He is in a position now to work for who ever he wants in whatever he wants. Im sure that even if Oculus were to fail, Carmack would never be out of a job, nor out of any ability to create other things. He has a huge legacy. Honestly I think this is a position any developer or creative would want... to be able to work on the projects they want.
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Nuttachai Tipprasert Programmer 7 years ago
It's funny to hear this story. Out of all game genres, FPS is the genre that suits for VR the most. If Zenimax let him develop VR tech for upcoming DOOM4, that would give the game a huge advantage over its competitors.
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Shane Sweeney Academic 7 years ago
It certainly explains why Doom 3 BFG Edition was dropped as a launch title for the Occulus SDK.
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Andrew Animator 7 years ago
Another case of corporate politics getting in the way of creative liberty.
Considering Rage fell short of it's promises I don't find it at all suprising that Zenimax weren't prepared to fund a high risk venture like VR.
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Klaus Preisinger Freelance Writing 7 years ago
Zenimax is creating and selling games. Why should they delay a game until a particular piece of hardware is out? Even if OR is the best version, even if it is the future, the money on Doom4 will still be made by people sitting in front of monitors.

Maybe things would have been different, if there were 15 million preorders for the next id game. Sadly, this isn't the case. But for what it's worth both parties keep it honest and refrain from badmouthing each other. In the end, John Carmack will no doubt get his OR and a version of Doom4 on it.
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Jed Ashforth Senior Game Designer, Immersive Technology Group, Sony Computer Entertainment Europe7 years ago
Can't imagine Carmack was cheap for Zeni, probably would have been a very expensive way for them to dip a toe in VR. If they're not interested in the medium yet, and Carmack is clearly very passionate about it, then a parting of the ways seems logical.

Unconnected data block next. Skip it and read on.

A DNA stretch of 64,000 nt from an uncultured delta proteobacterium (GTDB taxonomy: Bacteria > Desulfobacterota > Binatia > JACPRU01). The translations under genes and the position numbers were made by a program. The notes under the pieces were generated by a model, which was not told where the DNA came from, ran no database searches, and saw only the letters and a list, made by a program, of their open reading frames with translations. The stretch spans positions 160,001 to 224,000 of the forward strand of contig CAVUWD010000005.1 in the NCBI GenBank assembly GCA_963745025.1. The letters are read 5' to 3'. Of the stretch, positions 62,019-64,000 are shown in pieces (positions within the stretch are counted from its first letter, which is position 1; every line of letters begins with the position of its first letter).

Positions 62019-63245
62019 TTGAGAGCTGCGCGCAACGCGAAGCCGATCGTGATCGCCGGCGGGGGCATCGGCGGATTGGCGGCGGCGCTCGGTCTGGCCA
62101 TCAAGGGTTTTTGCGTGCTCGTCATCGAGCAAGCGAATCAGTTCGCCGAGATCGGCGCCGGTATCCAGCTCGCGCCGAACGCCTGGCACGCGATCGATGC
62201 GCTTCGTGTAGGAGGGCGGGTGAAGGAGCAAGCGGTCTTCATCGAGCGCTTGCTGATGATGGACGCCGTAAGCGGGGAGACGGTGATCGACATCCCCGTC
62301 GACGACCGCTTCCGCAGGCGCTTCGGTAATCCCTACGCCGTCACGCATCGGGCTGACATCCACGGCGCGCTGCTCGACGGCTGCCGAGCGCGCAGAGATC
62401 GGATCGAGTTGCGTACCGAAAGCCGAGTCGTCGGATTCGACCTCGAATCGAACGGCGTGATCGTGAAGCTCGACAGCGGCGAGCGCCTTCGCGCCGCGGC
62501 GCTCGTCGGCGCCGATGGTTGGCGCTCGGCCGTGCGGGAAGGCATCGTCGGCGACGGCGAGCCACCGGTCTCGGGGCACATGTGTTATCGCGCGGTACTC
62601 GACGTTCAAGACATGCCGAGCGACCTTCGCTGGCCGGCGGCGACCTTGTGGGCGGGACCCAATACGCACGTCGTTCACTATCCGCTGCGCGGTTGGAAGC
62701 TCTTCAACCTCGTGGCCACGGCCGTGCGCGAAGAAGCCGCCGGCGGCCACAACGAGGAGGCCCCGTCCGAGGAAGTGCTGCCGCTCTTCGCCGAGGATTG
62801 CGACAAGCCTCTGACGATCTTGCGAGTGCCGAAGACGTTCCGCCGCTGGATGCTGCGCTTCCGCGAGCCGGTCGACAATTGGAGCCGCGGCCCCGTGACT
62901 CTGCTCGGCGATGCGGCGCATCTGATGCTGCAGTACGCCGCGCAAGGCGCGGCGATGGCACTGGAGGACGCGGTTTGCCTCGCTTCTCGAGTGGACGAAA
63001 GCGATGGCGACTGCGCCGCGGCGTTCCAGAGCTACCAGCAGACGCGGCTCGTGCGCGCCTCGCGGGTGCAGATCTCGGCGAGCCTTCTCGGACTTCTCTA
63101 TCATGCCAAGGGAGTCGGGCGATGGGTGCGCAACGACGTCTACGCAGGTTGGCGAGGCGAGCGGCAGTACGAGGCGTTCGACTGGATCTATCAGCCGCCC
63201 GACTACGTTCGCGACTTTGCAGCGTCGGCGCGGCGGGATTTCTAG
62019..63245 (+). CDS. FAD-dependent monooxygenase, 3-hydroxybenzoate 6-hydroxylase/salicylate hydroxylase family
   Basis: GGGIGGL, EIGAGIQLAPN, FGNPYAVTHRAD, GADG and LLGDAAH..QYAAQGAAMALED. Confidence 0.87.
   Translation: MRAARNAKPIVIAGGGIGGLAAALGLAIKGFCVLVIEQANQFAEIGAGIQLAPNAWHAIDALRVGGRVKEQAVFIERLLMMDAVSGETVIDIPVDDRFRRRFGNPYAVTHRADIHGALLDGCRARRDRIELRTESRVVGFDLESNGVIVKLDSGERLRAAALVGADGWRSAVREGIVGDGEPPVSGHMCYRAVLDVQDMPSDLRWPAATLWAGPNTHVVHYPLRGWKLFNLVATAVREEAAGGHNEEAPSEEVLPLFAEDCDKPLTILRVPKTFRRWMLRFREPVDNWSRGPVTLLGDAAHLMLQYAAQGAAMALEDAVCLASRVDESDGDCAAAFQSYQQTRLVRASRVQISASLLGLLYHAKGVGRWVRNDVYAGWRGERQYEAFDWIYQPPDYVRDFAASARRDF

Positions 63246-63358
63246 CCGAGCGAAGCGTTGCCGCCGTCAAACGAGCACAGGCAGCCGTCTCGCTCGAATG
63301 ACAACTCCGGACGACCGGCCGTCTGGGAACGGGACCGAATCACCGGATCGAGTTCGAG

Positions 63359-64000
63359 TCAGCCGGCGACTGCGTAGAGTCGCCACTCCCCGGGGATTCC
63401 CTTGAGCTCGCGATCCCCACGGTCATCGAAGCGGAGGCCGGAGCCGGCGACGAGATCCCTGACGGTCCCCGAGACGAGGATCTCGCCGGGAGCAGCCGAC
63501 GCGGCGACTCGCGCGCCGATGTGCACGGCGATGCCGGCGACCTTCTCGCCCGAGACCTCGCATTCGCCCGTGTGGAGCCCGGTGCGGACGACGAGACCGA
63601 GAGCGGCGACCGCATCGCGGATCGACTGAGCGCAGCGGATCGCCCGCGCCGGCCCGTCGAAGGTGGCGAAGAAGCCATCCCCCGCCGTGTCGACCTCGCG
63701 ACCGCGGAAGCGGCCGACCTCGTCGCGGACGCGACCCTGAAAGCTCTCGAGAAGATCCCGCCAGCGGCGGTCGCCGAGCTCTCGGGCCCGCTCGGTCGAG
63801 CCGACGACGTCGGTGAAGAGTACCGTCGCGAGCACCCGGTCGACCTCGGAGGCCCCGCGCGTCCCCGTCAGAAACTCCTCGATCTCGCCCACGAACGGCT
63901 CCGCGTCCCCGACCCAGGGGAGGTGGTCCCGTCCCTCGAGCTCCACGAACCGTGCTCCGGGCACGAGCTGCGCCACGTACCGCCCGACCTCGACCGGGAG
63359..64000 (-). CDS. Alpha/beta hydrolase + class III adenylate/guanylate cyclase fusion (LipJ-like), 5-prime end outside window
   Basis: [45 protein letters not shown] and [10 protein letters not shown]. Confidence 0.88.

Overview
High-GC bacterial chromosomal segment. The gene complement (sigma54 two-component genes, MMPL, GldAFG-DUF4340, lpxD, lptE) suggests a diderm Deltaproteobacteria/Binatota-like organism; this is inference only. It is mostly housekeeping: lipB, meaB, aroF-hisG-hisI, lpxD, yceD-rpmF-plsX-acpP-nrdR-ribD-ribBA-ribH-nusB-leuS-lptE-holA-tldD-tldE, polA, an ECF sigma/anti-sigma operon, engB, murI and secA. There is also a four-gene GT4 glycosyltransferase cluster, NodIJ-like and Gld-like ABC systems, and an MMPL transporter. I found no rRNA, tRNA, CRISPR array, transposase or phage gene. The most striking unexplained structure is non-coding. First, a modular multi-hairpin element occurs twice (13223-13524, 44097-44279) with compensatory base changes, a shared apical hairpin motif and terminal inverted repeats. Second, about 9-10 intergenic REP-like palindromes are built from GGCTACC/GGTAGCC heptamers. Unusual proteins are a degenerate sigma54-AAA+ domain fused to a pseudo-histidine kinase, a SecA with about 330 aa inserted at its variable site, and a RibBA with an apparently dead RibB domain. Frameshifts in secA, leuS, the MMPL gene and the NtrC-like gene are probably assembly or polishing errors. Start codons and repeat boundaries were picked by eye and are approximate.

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Tom Keresztes Programmer 7 years ago
It certainly explains why Doom 3 BFG Edition was dropped as a launch title for the Occulus SDK
Source was released.
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Andreia Quinta Photographer 7 years ago
I think it's great that he can work on what he wants and help develop the technology, however it's way to soon for VR to be commercialized as a viable lucrative and for the masses product. This needs a few more decades of research and tech development to be what visionaries like Carmack want it to be.

2020 is my opinion, speculation it may be, but by 2020 the world will have realized VR is still too early and underdeveloped for it's time, the hype that it was, and talk about it reminiscing how much of a fad it was, just like we do today with webtv and even motion controls.

3D is still going strong, slowly loosing it's momentum, but eventually everyone will realize just like in the 50ties and 80ties it adds very little to the experience, and until we have true 3D HD holo-projection as a movie industry standard, it will never leave the fad scene.

The only way I could see 3D working as standard without hologram tech is loosing the glasses, and making 3D features standard price instead of premium. And risking to bridge the 3D with Oculus Rift, I'd say VR is in the same boat, amazing promising tech that unfortunately is just not there yet. And if it's something gimmicky and anti-social (on a social-craze age) like the OR clearly is, than it won't be adhered by the masses due to the benefits being so little compared to the cost, ergo it can't possibly be "one of the most important technologies in the history of man kind".

By the time VR glasses could be developed into something light and beneficial to the masses, bionic eye tech will be years ahead. So I'm not really sure if the VR breakthrough will be in the gaming industry, but rather adopted and adapted by the gaming industry from a completely different one with years ahead of development and a lot more funding.